Schuerholz feted as he enters Braves' Hall

Longtime executive recalls initially declining Kasten's offer; Cox, Gillick and Moore

Schuerholz feted as he enters Braves' Hall

ATLANTA -- John Schuerholz playfully said he did not know what acerbic meant until he met the oft-sarcastic Stan Kasten. At the same time, Schuerholz savors all that has transpired since he changed his mind and accepted Kasten's invitation to leave the comforts of Kansas City to accept the challenge of guiding the Braves through the final stages of a rebuild.

Schuerholz initially declined Kasten's invitation to become the Braves' general manager two days after the 1990 season and then called back three days later to say, "I made a mistake," to which Kasten replied, "Yeah, I know."

More than a quarter century later, Kasten was among the countless friends, family members and former employees who gathered at the Hyatt Regency in downtown Atlanta on Friday afternoon to shower Schuerholz with appropriate praise as he and Andruw Jones became the latest inductees into the Braves' Hall of Fame.

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"Individually, this is at the top of the mountain for me," Schuerholz said. "When you hear [yourself] being talked about one moment after the other and you continue to hear those things, it's a little overwhelming."

Schuerholz, Jones honored

Kasten, who is now the president and CEO of the Dodgers, Hall of Fame executive Pat Gillick and Royals general manager Dayton Moore were among the dignitaries who traveled to Atlanta to be with Schuerholz on this special day. Moore has established himself as one of baseball's top executives while utilizing the leadership skills he fostered while working for Schuerholz and the Braves from 1996-2006.

"John had an amazing way of transferring responsibility and giving power to his people," Moore said. "Because of that, we all felt extremely loyal to him and wanted to make him proud. He taught me to use whatever platform or position I had to do good and that's what we've all tried to do."

Encouraged by everything Bobby Cox and Paul Snyder had already done within a rebuilding process, Schuerholz agreed to become Atlanta's general manager before the memorable worst-to-first 1991 season that concluded with a Game 7 loss to the Twins in the World Series. This marked the start of an unprecedented 14 consecutive division titles for the Braves, who won five National League pennants and one World Series during the 1990s.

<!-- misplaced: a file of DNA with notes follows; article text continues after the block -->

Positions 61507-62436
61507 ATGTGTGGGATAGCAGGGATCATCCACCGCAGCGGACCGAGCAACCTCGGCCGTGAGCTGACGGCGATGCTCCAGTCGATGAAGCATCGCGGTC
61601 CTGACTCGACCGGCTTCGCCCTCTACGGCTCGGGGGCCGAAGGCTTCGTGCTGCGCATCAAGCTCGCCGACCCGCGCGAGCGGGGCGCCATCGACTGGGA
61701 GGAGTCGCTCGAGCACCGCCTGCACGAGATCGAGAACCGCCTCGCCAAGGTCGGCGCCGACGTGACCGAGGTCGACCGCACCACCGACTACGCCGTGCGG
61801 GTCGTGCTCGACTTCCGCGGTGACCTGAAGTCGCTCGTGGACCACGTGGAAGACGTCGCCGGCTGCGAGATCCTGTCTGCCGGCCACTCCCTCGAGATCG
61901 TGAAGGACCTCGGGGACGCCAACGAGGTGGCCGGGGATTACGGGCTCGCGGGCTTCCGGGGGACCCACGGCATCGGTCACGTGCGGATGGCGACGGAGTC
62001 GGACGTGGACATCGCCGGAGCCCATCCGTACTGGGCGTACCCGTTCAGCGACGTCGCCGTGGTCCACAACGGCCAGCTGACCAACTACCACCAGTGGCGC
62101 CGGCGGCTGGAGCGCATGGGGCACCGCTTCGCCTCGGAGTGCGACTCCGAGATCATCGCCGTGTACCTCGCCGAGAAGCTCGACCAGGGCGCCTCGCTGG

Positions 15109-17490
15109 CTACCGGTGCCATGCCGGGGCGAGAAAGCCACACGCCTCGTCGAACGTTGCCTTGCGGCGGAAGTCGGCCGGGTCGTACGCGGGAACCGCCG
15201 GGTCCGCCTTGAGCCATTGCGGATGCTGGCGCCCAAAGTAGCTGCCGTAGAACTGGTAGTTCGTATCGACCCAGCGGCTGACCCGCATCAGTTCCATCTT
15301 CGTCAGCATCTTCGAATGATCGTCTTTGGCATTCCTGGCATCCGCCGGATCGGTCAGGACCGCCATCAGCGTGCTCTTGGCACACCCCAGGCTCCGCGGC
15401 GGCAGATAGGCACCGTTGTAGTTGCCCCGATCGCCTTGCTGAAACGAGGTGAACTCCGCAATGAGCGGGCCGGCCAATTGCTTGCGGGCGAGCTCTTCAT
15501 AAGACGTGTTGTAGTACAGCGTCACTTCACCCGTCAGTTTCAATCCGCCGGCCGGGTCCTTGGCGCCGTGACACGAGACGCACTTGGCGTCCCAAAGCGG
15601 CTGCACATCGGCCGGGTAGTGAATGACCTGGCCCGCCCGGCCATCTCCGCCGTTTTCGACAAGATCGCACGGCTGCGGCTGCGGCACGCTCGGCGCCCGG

"I'd like to say some negative things about him, but he's a top-flight executive and hopefully going into Atlanta's Hall of Fame, which is tremendous, will just be a lead-in into the Hall of Fame in Cooperstown," Gillick said.

Schuerholz began building his Cooperstown resume once he reluctantly left his hometown Orioles to help construct the expansion Royals, who won the 1985 World Series under his direction. Once he came to Atlanta and developed a strong working relationship with Cox as his manager, he acquired the likes of Greg Maddux, Fred McGriff and others who enriched the pipeline and prolonged a stretch of success that might never again be duplicated.

"It was tough to leave [Kansas City], a place where we loved to live and a place where I'd given a lot of my life," Schuerholz said. "But there was something about the draw to Atlanta that made it special. Then to know Bobby Cox was going to be a part of this and to have a chance to be a part of it with him, I made the right decision."

Mark Bowman has covered the Braves for MLB.com since 2001. This story was not subject to the approval of Major League Baseball or its clubs.